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ORIGINAL ARTICLE
Year : 2020  |  Volume : 39  |  Issue : 3  |  Page : 723-730

Laparoscopic evaluation of medial-to-lateral approach of for management of left-sided colon cance


Unit of Gastrointestinal Surgery, Department of Surgery, Faculty of Medicine, Alexandria University, Alexandria, Egypt

Correspondence Address:
MD Hany M El-Haddad
Unit of Gastrointestinal Surgery, Department of Surgery, Alexandria University, 15 Ahmed Seddiq Street, Sidi Gaber-Alexandria
Egypt
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Source of Support: None, Conflict of Interest: None


DOI: 10.4103/ejs.ejs_57_20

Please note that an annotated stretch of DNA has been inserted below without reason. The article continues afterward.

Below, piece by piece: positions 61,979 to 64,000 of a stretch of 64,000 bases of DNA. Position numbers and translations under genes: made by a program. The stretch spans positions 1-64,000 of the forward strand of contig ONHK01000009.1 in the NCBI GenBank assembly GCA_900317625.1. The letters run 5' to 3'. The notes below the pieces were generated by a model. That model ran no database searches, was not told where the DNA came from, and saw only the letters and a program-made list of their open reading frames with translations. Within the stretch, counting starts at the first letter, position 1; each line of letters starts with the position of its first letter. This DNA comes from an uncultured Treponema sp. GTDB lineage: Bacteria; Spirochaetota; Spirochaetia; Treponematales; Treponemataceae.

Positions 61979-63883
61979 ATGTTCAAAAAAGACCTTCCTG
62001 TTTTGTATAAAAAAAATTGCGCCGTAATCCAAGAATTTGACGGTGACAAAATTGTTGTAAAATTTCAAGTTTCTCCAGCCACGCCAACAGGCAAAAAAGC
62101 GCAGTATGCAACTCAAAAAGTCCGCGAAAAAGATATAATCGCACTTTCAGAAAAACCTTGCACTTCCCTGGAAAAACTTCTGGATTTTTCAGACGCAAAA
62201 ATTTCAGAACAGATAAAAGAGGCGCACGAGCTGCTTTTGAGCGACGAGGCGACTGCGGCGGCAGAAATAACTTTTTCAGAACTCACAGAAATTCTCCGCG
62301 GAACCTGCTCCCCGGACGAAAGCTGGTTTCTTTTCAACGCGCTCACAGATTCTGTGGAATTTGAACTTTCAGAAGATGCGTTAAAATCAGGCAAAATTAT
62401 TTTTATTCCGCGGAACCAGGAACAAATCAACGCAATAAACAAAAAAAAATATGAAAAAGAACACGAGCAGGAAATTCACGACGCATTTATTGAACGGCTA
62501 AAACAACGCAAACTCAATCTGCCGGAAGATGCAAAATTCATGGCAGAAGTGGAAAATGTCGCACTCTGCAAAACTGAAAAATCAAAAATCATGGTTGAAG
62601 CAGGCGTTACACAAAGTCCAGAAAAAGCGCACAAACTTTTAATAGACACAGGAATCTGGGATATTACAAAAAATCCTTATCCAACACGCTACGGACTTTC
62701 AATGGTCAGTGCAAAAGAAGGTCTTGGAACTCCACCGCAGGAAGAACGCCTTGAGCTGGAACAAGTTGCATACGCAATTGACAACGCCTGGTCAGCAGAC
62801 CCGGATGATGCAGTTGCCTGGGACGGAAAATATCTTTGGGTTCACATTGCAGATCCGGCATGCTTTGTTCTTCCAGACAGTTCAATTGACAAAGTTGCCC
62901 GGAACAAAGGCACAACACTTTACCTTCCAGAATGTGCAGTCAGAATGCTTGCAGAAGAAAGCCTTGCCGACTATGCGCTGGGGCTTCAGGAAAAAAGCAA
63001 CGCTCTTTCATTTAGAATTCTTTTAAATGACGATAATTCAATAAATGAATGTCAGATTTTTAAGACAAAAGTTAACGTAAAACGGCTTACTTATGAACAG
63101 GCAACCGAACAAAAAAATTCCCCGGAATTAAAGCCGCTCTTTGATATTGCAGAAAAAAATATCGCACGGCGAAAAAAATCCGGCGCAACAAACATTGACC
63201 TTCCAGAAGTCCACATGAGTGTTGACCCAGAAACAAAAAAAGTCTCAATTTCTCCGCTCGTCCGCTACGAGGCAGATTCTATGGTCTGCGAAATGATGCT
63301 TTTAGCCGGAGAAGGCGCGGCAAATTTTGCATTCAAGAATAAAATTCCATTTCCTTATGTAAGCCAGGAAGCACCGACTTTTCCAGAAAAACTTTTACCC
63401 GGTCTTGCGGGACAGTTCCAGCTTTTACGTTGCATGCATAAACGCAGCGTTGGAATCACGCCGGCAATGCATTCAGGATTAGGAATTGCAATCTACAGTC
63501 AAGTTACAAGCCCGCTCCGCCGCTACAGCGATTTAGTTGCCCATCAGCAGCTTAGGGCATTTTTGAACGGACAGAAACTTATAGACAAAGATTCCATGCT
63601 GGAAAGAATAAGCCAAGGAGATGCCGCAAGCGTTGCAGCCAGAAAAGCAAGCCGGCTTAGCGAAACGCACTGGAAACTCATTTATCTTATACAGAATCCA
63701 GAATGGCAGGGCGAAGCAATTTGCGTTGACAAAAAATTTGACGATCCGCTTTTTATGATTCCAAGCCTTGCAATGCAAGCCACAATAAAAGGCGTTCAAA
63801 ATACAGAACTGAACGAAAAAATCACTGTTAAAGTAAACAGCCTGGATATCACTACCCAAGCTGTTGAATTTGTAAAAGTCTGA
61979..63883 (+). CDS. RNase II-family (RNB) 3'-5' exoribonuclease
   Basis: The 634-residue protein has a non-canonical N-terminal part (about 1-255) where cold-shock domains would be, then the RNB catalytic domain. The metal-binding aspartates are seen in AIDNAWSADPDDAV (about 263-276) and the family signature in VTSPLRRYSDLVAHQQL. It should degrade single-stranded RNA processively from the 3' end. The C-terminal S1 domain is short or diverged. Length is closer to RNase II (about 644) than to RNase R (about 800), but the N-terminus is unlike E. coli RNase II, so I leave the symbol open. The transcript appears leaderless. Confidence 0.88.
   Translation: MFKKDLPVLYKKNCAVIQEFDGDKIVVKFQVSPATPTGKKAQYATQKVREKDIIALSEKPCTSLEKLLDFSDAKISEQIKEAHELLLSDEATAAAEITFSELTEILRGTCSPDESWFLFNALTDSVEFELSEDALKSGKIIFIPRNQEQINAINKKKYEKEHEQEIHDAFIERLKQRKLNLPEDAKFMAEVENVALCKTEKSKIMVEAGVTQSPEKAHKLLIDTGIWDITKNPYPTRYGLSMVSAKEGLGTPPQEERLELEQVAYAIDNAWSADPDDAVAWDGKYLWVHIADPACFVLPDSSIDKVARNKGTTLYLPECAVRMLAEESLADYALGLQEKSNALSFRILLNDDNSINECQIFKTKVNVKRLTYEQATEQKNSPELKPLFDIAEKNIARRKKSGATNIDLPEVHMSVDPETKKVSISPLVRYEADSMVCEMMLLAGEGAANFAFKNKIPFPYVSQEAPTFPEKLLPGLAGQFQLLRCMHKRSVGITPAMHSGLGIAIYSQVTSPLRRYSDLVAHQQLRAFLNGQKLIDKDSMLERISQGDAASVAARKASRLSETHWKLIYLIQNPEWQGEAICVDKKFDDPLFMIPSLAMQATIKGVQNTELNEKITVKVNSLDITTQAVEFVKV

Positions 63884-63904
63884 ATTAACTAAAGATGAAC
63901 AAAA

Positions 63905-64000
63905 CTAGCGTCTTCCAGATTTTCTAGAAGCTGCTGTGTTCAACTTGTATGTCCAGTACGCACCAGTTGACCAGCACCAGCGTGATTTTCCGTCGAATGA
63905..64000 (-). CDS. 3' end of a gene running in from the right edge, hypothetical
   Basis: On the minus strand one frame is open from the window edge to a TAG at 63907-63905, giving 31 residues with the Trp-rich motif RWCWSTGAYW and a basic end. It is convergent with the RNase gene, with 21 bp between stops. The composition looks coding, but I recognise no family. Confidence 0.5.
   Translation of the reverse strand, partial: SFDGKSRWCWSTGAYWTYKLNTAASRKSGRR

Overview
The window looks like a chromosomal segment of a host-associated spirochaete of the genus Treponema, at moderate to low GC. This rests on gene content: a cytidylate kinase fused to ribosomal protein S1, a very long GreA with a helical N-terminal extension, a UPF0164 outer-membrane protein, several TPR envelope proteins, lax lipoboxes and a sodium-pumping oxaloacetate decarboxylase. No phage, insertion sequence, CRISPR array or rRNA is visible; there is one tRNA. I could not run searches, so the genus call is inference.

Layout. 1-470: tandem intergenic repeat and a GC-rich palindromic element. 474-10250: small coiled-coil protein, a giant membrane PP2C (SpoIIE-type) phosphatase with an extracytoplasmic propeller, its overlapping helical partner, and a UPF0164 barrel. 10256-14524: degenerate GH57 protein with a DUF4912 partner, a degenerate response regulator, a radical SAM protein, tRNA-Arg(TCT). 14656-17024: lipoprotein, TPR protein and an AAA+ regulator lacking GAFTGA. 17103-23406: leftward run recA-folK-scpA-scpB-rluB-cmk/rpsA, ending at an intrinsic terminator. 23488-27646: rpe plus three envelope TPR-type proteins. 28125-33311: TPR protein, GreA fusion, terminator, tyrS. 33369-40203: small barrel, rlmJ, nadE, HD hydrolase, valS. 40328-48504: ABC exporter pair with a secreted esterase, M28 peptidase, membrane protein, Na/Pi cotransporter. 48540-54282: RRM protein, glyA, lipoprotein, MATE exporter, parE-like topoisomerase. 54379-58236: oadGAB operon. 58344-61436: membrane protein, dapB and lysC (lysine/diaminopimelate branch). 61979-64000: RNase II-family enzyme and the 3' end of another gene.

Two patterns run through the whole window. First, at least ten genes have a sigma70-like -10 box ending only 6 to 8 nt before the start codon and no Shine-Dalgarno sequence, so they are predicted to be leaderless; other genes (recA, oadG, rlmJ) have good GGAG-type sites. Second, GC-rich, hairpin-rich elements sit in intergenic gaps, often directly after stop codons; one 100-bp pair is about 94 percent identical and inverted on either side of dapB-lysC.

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Background To date, there remain limited data supporting either medial or lateral approach for laparoscopic left colectomy; therefore, the purpose of the study was to evaluate the medial approach (MA) in left-sided colonic cancer. Patients and methods A total of 40 patients with nonmetastatic left colonic adenocarcinoma were prospectively subjected to MA laparoscopic colectomy in the Department of Gastrointestinal Surgery, Faculty of Medicine, Alexandria University, Egypt, in the period from July 2017 to July 2019. Data regarding operative time, bleeding, number of lymph nodes dissected, functional recovery (bowel sounds, gases passage intake of liquids and solids), length of hospital stay, and morbidity and mortality rates were all collected and recorded. Results There were 22 males and 18 females. Their ages ranged from 32 to 70 years, with a mean±SD of 55.61±9.78 years. Bleeding per rectum was the most common presentation in 52.5% of patients. A total of 20 (50%) patients underwent left hemicolectomy, nine (22.5%) patients underwent sigmoidectomy, and 11 (27.5%) patients underwent anterior resection. The mean operative time was 227.3±40.3 min, and the mean blood loss was 212.2±101 ml. Anastomotic leak was detected in six (15%) patients, and surgical site infection developed in five (12.5%) patients. Conclusion The medial (artery-first) approach is preferred in patients with left-sided colon cancer undergoing laparoscopic colectomy. We think that stapled reconstruction of colonic continuity decreases the risk of surgical site infection.


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